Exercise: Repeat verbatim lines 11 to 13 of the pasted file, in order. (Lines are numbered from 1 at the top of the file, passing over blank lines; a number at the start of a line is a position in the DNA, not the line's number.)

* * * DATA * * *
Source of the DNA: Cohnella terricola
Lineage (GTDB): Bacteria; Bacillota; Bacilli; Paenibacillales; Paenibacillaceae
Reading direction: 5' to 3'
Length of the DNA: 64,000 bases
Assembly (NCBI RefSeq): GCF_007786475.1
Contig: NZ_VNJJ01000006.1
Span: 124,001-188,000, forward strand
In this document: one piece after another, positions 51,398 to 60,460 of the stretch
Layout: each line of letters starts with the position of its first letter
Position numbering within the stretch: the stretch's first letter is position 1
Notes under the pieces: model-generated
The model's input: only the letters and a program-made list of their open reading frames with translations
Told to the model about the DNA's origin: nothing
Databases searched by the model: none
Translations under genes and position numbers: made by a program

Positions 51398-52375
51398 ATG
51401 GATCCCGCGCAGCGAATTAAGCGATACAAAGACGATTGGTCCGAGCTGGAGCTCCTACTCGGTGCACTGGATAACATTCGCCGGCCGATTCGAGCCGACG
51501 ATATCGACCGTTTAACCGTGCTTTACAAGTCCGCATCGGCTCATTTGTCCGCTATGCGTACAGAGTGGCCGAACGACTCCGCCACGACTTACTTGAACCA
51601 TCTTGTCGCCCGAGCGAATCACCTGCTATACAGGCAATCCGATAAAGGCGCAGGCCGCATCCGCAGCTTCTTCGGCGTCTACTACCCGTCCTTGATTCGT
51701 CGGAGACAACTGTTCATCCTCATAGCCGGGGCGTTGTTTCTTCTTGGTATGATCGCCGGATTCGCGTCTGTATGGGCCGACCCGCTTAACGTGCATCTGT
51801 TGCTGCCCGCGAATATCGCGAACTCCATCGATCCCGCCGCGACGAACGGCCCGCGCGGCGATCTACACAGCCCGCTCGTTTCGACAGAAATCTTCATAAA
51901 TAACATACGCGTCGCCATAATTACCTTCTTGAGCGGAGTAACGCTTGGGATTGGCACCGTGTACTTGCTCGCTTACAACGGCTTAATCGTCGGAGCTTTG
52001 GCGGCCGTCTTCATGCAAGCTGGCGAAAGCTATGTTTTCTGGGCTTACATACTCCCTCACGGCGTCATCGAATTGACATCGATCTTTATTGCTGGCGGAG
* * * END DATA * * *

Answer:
Notes under the pieces: model-generated
The model's input: only the letters and a program-made list of their open reading frames with translations
Told to the model about the DNA's origin: nothing